The video is based on new data from a network of sensors around the globe that is designed to detect nuclear detonations and is operated by the Nuclear Test Ban Treaty Organization. Between 2000 and 2013, these instruments detected 26 explosions on the planet ranging in energy from 1 to 600 kilotons, all caused by asteroid impacts, B612 Foundation officials said. For comparison, the nuclear bomb that flattened Hiroshima in 1945 burst with the energy of 15 kilotons.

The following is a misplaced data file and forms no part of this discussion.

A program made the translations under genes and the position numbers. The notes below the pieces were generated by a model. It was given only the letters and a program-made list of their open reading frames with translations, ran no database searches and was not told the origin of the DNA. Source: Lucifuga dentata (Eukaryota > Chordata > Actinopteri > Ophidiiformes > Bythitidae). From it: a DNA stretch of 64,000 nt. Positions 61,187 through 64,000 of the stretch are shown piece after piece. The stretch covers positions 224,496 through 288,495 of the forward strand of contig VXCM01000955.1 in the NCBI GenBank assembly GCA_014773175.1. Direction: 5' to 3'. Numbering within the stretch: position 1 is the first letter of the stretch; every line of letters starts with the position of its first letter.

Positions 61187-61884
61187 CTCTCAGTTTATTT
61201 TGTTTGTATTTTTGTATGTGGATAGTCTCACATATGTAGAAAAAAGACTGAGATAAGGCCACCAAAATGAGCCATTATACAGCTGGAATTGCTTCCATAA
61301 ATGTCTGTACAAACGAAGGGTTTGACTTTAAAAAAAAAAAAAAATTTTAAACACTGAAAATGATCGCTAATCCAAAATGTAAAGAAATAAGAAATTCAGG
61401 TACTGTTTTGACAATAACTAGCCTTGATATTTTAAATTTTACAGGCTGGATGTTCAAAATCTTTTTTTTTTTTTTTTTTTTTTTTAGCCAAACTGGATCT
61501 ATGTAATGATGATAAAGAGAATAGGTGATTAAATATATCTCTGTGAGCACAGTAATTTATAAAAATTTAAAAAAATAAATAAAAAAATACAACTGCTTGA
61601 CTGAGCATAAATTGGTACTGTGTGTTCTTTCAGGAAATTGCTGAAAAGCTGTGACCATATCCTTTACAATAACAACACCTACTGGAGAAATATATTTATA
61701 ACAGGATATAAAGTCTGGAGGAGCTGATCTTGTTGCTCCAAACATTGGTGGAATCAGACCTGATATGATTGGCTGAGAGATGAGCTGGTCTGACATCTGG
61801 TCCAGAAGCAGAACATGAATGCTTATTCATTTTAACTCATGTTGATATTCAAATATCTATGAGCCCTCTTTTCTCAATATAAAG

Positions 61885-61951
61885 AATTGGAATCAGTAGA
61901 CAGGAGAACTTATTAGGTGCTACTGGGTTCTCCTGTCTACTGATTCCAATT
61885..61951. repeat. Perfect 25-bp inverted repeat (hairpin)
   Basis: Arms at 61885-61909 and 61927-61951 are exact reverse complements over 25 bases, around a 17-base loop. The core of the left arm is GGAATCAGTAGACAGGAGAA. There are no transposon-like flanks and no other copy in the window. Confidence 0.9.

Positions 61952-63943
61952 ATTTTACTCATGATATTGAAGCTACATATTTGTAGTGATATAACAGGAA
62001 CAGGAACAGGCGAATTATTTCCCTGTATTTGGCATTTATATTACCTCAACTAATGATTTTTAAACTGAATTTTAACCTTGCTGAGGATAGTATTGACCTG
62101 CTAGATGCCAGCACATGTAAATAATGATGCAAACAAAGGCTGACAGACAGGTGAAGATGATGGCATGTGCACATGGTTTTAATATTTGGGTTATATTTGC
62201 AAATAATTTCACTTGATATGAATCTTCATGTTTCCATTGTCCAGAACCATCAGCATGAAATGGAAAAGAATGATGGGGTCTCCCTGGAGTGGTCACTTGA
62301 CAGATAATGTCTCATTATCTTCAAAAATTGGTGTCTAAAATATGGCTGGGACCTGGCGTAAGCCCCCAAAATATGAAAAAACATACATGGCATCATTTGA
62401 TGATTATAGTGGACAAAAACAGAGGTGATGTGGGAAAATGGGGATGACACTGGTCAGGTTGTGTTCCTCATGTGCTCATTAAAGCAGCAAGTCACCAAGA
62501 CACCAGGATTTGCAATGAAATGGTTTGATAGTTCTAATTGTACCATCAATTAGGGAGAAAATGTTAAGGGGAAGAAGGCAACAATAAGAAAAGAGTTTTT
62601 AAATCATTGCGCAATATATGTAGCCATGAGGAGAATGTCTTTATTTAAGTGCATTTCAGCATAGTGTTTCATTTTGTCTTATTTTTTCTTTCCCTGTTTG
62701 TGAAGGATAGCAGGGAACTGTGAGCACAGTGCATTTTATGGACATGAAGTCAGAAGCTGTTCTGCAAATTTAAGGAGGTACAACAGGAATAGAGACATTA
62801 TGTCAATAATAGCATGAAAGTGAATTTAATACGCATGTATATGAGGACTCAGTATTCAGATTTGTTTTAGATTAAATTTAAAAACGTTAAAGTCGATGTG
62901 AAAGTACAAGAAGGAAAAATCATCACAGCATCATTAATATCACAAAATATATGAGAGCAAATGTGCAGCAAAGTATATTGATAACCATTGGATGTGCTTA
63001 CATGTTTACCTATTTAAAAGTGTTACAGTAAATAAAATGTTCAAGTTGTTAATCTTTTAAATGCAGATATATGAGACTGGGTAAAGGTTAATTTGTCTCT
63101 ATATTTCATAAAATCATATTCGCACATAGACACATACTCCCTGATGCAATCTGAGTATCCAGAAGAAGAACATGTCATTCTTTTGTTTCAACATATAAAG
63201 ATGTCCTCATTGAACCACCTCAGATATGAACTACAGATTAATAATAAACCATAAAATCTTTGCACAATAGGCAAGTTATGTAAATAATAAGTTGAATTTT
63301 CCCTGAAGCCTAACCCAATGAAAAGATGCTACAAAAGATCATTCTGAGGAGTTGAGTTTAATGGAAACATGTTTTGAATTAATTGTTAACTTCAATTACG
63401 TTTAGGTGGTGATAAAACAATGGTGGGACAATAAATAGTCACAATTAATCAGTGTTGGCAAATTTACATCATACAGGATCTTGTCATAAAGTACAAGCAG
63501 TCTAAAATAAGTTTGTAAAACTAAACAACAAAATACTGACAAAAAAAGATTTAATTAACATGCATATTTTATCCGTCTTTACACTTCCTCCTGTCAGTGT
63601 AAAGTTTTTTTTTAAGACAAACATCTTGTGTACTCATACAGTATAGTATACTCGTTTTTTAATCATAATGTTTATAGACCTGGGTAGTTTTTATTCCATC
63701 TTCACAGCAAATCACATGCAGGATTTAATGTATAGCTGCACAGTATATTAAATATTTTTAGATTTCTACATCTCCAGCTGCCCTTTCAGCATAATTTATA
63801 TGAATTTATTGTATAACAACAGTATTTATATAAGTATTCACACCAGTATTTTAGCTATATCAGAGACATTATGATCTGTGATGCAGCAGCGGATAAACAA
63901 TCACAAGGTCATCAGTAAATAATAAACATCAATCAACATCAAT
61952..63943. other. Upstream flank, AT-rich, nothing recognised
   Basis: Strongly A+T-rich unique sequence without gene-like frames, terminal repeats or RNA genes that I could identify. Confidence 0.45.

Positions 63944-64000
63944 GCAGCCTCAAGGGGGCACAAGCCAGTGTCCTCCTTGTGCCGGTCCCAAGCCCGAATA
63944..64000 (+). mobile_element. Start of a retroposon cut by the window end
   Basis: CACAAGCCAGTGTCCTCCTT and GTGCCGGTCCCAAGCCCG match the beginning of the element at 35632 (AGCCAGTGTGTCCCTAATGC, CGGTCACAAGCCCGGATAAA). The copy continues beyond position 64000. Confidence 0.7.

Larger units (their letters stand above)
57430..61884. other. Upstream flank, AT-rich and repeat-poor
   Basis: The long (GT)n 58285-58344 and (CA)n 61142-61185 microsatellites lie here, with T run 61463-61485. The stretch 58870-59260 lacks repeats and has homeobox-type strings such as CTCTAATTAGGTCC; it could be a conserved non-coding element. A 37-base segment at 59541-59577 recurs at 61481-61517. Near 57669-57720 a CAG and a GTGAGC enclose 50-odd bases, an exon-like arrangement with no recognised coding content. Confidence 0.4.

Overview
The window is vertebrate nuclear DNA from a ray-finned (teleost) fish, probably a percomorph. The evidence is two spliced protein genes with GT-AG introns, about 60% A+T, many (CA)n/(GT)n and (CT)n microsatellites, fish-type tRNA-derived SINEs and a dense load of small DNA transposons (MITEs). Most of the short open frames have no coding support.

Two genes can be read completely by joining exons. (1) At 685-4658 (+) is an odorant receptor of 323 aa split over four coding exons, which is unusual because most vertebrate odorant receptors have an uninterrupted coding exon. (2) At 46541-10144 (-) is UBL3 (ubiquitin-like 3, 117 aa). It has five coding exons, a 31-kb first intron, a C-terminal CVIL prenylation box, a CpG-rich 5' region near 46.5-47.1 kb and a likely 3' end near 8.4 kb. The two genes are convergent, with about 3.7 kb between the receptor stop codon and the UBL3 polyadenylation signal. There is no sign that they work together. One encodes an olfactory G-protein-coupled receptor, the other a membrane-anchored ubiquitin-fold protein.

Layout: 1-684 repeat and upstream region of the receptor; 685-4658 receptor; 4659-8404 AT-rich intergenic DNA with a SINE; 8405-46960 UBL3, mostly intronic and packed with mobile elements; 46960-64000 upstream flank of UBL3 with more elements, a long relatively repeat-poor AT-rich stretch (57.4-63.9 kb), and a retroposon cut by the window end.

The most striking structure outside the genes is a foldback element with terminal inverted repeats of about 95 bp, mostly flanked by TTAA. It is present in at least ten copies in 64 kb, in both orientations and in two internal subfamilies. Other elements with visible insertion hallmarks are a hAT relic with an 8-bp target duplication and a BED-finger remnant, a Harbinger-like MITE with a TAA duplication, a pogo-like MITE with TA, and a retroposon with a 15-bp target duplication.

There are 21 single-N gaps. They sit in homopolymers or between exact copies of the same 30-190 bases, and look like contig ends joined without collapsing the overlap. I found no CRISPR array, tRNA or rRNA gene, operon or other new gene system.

Many of these asteroid collisions go unnoticed because they explode too high up in the atmosphere to cause damage on the ground. What's more, these impacts often occur above remote parts of the ocean. But as the new animation shows, sometimes a powerful collision occurs over an area heavily populated by humans. A throbbing red dot over Chelyabinsk, Russia, marks the spot where a 600-kiloton meteor impact occurred in February 2013, damaging hundreds of buildings and injuring more than 1,000 people.